Martin O'Malley slams Hillary Clinton, says presidency is not 'some crown'

Potential Democratic presidential candidate Martin O'Maley said the country would benefit from new leadership an fresh perspectives. He said, 'The presidency of the United States is not some crown to be passed between two families.'

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    Maryland Gov. Martin O'Malley speaks with reporters during a roundtable interview at the Maryland State House in Annapolis, Md. in January. Potential Democratic presidential candidate O’Malley says the country needs new perspectives, and he’s criticizing the prospects of another Clinton and Bush seeking the White House again.
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Potential Democratic presidential candidate Martin O'Malley said Sunday that the country needs fresh perspectives for confronting its problems and criticized the prospects of the Clinton and Bush families yet again seeking the White House.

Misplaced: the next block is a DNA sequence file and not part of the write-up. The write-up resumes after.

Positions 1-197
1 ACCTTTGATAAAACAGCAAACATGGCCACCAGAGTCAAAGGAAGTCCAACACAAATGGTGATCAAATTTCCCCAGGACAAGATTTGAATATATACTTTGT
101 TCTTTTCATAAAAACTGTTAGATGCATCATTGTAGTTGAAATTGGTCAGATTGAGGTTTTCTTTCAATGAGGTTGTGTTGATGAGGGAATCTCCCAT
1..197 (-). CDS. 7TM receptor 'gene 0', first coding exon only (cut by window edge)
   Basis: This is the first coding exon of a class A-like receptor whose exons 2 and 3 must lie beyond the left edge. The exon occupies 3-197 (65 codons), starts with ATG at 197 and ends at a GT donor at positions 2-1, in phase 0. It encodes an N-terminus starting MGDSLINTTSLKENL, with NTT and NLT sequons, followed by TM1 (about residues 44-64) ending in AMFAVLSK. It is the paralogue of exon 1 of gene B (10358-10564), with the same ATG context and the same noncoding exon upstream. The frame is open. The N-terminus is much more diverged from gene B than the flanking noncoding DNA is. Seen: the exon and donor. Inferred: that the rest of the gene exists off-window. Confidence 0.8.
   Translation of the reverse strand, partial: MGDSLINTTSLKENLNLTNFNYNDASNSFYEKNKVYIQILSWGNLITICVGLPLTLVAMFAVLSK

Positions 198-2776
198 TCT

"The presidency of the United States is not some crown to be passed between two families," the former Maryland governor told ABC's "This Week."

O'Malley spoke as former Secretary of State Hillary Rodham Clinton is considered a likely candidate and clear front runner for the Democratic nomination. Former Florida Gov. Jeb Bush is considered a probable contender for the Republican nomination.

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"I think that our country always benefits from new leadership and new perspectives," O'Malley said. He added, "We need a president who's on our side, a president who's willing to take on powerful, wealthy special interests" to restore the economy.

Asked if Clinton would take on special interests, O'Malley said, "I don't know. I don't know where she stands. Will she represent a break with the failed policies of the past? I don't know."

O'Malley said he will decide whether to run for president this spring and questioned whether his party's nomination of Clinton — also a former senator and first lady — is inevitable.

"History is full of times when the inevitable front-runner is inevitable right up until he or she is no longer inevitable," he said.

O'Malley's response to questions slowed noticeably when asked what he considers the top foreign threat faced by the U.S.

"Uh, the greatest danger that we face right now on a consistent basis in terms of man-made threats, is uh, is uh, nuclear Iran and related to that, uh, extremist violence. I don't think you can separate the two," he said.


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